With its mix of national parks and private game reserves, Botswana offers visitors a range of experiences, from the Makgadikgadi salt pans (part of which is protected as Makgadikgadi Pans National Park) to the water-rich Okavango Delta.
> When to Go:
The salt pans are at their most evocative, with mirage-like conditions, in the dry season from June to September.
Rains begin in mid-November and stay into March, flooding the pans and hydrating nutritious grasses that attract thousands of zebras from Namibia, a 300-mile round-trip considered the longest of zebra migrations.
> What to Know:
Travelers to Botswana need a valid passport; currently visitors from the United States don’t need a visa.
Along with other African nations, Botswana is subject to malaria and other tropical diseases. For health precautions and travel updates, visit the U.S. State Department website.
First-time visitors should consider traveling with a safari outfitter; outfitters organize travel arrangements and tailor itineraries to your specifications.
> Getting There and Around:
No airlines currently fly directly from the U.S. to Botswana; a common route is via South Africa. From there, Air Botswana and South African Airways fly to Maun, the regional hub in Botswana.
Visitors not traveling with an outfitter can rent vehicles (four-wheel drives are best) in Maun, Kasane, and Francistown.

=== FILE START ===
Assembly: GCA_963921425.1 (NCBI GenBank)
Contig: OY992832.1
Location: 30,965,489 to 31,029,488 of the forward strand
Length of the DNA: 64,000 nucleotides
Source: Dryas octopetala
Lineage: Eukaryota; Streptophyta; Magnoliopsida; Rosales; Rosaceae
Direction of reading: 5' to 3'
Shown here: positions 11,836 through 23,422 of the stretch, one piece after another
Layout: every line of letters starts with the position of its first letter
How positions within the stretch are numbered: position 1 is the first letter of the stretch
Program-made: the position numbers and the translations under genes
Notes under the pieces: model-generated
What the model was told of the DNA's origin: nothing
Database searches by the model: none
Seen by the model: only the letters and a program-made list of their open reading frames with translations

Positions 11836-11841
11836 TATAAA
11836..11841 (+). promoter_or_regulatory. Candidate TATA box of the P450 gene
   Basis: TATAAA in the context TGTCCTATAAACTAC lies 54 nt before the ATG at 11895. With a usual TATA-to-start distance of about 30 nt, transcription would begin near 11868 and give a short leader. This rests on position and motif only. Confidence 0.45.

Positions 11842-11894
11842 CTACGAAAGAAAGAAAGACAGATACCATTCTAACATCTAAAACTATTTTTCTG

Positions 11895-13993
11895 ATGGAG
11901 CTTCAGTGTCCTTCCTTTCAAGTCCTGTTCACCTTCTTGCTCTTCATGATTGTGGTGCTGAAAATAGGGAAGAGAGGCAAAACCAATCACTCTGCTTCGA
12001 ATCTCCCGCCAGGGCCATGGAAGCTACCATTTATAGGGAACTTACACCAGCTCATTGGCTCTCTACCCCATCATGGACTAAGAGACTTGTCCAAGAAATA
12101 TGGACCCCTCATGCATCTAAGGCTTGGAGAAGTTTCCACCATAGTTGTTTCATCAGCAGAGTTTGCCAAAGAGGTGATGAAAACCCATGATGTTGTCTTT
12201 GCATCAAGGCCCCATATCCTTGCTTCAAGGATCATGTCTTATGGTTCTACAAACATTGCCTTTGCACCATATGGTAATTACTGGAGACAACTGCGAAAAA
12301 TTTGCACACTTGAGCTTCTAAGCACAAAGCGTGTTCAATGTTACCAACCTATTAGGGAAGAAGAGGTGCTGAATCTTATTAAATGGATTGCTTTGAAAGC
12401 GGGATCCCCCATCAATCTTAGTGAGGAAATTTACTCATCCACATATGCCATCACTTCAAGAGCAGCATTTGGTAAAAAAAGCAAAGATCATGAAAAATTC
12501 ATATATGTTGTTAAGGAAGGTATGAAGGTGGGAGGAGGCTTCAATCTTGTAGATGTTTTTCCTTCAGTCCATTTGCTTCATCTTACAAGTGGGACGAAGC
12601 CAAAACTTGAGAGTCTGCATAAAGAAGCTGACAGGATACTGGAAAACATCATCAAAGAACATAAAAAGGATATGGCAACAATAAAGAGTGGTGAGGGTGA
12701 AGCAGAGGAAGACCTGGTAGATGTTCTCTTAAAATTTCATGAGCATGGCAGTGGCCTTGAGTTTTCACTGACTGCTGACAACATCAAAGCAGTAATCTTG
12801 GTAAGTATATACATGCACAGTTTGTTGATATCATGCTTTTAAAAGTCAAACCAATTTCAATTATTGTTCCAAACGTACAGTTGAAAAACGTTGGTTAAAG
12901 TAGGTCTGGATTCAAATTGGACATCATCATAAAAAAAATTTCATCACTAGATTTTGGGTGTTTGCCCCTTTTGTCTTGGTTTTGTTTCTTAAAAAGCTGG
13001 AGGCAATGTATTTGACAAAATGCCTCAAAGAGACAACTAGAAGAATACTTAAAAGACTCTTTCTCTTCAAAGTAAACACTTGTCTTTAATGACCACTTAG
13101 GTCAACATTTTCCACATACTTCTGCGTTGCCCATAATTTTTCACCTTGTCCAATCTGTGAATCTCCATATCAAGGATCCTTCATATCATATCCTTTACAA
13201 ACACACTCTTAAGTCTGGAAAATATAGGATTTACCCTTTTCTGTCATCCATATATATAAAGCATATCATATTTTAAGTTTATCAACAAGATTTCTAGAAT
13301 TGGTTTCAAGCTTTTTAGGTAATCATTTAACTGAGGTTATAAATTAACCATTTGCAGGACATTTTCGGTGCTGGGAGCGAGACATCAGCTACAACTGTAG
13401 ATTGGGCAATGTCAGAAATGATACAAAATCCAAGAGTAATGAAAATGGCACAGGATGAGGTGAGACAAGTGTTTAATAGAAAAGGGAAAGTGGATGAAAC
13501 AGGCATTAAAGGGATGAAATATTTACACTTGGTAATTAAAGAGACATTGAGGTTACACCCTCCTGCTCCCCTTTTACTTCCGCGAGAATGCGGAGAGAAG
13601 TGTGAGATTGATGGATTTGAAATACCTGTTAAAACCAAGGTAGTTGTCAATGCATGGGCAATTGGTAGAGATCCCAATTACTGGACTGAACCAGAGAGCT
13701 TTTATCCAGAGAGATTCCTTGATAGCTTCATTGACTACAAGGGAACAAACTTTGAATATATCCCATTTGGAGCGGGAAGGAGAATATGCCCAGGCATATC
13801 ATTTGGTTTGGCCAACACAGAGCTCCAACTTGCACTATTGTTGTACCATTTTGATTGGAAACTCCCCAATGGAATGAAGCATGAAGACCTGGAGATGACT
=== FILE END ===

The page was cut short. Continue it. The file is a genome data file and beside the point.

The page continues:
> Lodging in Makgadikgadi:
Four camps offer lodging in the Makgadikgadi salt pans: Jack’s Camp, in the central pans, with ten guest tents; sister site San Camp, just to the northwest, with 14 guest tents; nearby Camp Kalahari, with ten guest tents; and, on the other, western side of the Makgadikgadi Pans, the Meno A Kwena Tented Camp, with eight guest tents.
For lodging in Makgadikgadi Pans National Park, try Leroo La Tau. All of the camps have a dining tent (Camp Kalahari has a dining lodge) and on-site guides, available for local or overnight sightseeing excursions.
> Other Sights:
Botswana is home to ten national parks and game reserves and the Okavango Delta World Heritage site.
Also operating camps and lodges in northern Botswana is Desert & Delta Safaris.
> Travel Trivia:
- Botswana’s Jwaneng Mine is the world’s richest diamond mine by value, with up to 15 million carats dug annually.
- One of Earth’s top concentrations of rock art—more than 4,500 drawings—lies in Botswana’s Kalahari Desert.
- Botswana’s currency is the pula, also a local word for rain, which is critical to this often dry nation’s survival.
This piece, written by Todd Pitock and Megan Miner, appeared in the November 2014 issue of National Geographic Traveler magazine.